Effects of Radiation
Radiation can seriously harm living organisms, including humans. In order to better understand how nuclear radiation causes damage on the cellular level, we should first understand the basics of how the cell works. DNA in the nucleus is responsible for protein synthesis and for the regulation of many cellular functions. In the process of protein synthesis, DNA partially unfolds to produce messenger RNA (mRNA). The mRNA leaves the nucleus and interacts with ribosomes, transfer RNA, amino acids, and other cellular constituents in the cytoplasm. Through a complex series of reactions, proteins are produced to carry out a number of specialized processes within the organism. Anything that disturbs this flow of reactions can damage to the cell.
The most harmful situation is when nuclear radiation does something to alter the structure of the DNA. If this prevents the production of a crucial protein, the cell will malfunction or die. In an even worse scenario, some changes to DNA will cause the cell to become cancerous. In a cancer cell, the control processes that regulate cell growth and division are not working properly. As a result, they grow and divide rapidly, often interfering with the functioning of nearby healthy cells. For example, over time internal radon exposure can lead to the development of lung cancer. This is especially problematic for smokers, who already have exposed their lungs to significant amounts of carcinogens. Tissue damage is also common in people with severe exposure to radiation.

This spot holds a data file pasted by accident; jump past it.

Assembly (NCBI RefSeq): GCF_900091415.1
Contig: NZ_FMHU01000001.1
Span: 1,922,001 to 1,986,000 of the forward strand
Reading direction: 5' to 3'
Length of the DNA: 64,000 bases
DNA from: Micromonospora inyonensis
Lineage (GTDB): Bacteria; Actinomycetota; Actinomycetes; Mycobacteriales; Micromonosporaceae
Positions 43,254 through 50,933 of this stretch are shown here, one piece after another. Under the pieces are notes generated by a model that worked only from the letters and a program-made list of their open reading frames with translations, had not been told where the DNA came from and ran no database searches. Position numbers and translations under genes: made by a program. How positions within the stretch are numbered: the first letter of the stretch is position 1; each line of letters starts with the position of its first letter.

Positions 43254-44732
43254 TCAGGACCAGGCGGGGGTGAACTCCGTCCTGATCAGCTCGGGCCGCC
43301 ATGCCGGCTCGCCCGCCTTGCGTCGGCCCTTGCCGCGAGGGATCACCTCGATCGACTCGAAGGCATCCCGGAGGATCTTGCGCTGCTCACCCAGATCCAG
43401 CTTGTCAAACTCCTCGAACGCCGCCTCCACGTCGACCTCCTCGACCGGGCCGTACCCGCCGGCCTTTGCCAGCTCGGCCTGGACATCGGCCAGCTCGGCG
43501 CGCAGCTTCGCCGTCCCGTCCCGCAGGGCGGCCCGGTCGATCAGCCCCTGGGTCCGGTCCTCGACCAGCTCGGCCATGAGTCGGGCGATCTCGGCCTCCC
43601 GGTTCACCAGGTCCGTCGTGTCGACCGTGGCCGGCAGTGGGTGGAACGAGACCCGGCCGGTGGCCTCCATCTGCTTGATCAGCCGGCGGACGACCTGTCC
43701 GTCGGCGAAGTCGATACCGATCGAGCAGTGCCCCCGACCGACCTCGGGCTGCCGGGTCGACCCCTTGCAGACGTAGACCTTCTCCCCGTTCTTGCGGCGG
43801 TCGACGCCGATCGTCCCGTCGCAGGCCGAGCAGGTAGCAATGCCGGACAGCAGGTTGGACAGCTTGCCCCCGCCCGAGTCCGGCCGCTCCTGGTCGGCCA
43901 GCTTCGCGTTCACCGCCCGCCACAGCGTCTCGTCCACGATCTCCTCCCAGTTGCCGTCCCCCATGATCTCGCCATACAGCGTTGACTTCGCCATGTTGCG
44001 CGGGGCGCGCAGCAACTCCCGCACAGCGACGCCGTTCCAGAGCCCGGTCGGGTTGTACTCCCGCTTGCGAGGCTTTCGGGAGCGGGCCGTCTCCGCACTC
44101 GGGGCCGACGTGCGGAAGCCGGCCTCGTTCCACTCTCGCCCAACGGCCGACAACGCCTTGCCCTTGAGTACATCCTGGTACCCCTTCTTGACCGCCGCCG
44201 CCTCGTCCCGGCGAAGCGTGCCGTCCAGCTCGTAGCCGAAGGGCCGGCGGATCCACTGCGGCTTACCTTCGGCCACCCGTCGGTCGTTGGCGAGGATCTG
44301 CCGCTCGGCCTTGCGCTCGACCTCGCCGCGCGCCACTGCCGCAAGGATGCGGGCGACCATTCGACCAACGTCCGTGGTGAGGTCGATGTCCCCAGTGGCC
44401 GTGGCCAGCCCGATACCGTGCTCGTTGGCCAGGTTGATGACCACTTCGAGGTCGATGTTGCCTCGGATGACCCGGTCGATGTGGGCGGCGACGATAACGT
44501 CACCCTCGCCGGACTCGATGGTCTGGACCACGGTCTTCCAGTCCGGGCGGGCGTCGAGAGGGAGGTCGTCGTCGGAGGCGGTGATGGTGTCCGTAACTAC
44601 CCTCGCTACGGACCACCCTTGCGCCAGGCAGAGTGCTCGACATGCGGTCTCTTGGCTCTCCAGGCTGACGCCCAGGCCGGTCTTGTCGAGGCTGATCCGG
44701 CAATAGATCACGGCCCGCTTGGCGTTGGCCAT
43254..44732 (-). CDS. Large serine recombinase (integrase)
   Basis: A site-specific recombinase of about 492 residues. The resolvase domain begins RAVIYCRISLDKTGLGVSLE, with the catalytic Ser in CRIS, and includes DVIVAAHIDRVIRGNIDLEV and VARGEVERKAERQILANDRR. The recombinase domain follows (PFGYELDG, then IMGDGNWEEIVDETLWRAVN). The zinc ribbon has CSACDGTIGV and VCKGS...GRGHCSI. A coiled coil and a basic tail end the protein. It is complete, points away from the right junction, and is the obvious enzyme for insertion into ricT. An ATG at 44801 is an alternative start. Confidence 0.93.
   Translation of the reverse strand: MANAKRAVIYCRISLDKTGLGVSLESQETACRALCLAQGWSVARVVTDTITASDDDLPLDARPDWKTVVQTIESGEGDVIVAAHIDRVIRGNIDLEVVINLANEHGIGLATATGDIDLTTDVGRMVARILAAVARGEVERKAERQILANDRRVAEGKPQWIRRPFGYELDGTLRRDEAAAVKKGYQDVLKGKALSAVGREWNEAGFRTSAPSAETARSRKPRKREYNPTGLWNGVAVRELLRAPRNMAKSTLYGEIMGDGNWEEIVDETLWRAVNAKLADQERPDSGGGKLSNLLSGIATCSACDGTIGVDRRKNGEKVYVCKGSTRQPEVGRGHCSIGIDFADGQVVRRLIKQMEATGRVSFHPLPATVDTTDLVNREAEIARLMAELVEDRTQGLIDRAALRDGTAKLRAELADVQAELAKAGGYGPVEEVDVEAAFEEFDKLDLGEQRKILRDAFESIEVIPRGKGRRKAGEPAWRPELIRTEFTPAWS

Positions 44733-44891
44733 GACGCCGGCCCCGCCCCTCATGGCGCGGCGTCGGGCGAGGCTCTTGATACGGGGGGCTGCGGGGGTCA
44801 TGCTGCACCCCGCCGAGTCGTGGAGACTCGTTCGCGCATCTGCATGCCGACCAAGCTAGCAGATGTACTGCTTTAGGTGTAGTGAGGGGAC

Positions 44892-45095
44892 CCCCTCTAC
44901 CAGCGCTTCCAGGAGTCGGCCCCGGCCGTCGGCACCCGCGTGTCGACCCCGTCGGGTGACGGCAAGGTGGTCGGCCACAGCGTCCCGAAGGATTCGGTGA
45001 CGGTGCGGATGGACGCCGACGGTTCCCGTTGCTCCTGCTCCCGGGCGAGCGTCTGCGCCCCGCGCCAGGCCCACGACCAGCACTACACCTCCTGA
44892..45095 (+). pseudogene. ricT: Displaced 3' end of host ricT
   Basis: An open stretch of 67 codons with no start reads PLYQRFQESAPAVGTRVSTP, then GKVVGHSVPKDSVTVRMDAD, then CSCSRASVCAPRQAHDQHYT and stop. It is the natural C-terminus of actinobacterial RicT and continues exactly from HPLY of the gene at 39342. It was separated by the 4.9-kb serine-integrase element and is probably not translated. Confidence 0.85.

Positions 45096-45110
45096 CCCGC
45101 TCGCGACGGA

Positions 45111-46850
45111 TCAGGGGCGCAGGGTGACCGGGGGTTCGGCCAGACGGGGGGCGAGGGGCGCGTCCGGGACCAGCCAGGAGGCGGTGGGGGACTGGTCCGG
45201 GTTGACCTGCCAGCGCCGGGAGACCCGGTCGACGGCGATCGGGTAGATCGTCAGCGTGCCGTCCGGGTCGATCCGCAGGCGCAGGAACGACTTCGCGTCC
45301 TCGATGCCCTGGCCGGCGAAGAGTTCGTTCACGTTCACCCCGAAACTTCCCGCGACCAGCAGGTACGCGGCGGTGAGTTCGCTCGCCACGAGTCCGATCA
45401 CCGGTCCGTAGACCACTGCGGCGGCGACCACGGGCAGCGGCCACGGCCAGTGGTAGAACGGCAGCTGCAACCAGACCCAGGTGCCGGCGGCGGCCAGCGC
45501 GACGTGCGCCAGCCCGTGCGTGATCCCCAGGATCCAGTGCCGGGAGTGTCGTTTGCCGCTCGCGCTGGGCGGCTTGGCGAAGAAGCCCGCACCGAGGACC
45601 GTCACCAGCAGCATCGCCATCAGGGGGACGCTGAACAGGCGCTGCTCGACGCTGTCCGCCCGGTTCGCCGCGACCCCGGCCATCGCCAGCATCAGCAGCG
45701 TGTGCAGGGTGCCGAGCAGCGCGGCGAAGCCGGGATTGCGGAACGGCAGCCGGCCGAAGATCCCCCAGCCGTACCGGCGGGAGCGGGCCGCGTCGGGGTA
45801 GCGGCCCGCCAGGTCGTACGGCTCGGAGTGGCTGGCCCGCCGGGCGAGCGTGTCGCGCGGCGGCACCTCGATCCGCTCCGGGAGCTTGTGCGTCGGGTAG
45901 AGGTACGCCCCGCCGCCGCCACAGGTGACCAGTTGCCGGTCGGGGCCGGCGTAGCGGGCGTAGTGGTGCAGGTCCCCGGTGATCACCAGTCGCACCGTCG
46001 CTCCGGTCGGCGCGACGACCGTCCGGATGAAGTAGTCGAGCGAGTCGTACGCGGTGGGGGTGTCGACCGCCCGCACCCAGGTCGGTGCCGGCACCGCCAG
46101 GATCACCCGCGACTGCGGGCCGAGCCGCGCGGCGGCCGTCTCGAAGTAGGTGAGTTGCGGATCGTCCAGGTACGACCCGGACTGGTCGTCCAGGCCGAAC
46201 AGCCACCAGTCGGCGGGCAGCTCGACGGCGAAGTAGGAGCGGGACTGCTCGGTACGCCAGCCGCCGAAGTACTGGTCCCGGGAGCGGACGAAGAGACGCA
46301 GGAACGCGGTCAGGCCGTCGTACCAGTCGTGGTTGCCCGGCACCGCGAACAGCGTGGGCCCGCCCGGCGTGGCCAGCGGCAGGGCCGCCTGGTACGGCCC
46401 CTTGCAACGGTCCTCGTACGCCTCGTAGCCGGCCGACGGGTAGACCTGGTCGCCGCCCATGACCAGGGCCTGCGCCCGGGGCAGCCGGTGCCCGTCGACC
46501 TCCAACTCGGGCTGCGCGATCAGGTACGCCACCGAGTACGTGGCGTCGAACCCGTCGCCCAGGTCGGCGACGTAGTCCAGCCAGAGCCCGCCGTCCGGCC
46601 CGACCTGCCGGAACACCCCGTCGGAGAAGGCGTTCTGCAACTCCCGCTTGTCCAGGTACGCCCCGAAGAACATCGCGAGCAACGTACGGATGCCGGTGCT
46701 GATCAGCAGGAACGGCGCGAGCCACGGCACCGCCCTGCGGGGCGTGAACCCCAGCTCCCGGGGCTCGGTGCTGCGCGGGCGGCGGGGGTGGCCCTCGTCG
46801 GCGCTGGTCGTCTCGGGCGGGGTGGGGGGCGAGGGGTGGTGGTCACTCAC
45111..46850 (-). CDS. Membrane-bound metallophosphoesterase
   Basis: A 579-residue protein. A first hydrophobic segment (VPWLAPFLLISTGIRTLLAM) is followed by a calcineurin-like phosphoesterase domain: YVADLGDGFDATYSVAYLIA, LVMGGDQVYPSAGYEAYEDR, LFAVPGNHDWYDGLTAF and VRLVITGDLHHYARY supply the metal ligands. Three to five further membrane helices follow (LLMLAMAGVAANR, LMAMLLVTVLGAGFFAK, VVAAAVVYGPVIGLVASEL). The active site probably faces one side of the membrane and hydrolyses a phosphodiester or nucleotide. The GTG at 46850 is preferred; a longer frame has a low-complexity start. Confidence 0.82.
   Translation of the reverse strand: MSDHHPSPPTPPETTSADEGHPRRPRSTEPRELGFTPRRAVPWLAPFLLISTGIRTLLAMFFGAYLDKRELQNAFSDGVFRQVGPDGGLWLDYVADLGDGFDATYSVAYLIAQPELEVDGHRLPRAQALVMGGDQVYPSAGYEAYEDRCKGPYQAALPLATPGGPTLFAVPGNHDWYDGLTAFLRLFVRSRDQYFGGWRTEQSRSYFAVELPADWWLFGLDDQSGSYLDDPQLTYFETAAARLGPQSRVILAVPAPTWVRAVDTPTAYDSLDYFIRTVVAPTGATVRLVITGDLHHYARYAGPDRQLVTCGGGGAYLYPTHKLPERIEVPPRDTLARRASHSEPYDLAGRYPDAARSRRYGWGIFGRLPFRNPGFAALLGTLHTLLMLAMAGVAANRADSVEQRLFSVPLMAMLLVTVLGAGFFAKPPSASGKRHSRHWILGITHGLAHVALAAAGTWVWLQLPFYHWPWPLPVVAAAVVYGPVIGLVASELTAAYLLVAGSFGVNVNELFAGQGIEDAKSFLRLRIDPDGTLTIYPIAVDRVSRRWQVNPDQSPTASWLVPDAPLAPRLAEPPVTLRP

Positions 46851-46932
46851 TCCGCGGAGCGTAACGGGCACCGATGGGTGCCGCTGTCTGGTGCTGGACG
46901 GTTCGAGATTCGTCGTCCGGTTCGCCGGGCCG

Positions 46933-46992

Radioisotopes in Medical Diagnosis and Treatment